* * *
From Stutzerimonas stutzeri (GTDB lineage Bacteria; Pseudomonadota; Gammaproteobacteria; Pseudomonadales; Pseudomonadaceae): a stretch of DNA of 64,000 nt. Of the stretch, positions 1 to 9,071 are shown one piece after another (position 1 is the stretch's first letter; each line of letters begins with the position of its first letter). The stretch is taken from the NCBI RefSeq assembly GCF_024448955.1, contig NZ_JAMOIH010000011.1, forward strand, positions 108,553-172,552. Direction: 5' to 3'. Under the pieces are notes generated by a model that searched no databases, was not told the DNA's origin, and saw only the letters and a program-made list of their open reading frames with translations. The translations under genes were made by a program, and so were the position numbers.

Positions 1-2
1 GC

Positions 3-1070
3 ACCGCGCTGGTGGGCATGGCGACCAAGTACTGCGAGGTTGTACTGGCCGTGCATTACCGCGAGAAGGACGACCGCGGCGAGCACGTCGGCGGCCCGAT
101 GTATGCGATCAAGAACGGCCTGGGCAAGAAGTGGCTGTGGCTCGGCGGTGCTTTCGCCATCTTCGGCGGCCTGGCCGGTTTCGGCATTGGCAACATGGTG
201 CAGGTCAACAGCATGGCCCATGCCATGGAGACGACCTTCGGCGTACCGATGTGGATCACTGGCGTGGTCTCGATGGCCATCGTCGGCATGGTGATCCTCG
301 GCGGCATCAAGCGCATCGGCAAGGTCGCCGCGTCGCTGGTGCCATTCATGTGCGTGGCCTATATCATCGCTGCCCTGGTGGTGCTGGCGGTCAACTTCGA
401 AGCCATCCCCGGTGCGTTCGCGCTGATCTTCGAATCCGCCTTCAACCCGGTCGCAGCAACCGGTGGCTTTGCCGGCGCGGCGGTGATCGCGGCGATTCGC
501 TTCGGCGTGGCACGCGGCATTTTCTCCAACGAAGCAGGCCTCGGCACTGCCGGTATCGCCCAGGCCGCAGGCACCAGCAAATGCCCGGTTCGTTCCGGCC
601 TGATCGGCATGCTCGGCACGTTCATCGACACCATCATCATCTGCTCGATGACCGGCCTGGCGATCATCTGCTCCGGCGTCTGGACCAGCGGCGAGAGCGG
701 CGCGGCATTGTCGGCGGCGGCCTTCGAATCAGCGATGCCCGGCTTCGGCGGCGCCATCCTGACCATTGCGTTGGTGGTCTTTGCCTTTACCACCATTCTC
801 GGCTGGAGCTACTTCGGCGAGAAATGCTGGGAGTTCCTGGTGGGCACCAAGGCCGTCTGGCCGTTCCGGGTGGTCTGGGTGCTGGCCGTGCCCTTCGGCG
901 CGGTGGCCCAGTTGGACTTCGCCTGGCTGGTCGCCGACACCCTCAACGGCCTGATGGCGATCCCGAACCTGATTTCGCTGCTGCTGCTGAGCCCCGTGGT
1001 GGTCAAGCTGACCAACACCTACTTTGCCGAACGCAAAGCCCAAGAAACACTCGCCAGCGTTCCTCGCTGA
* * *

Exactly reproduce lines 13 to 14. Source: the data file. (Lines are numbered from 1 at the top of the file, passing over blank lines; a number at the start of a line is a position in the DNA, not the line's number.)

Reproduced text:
801 GGCTGGAGCTACTTCGGCGAGAAATGCTGGGAGTTCCTGGTGGGCACCAAGGCCGTCTGGCCGTTCCGGGTGGTCTGGGTGCTGGCCGTGCCCTTCGGCG
901 CGGTGGCCCAGTTGGACTTCGCCTGGCTGGTCGCCGACACCCTCAACGGCCTGATGGCGATCCCGAACCTGATTTCGCTGCTGCTGCTGAGCCCCGTGGT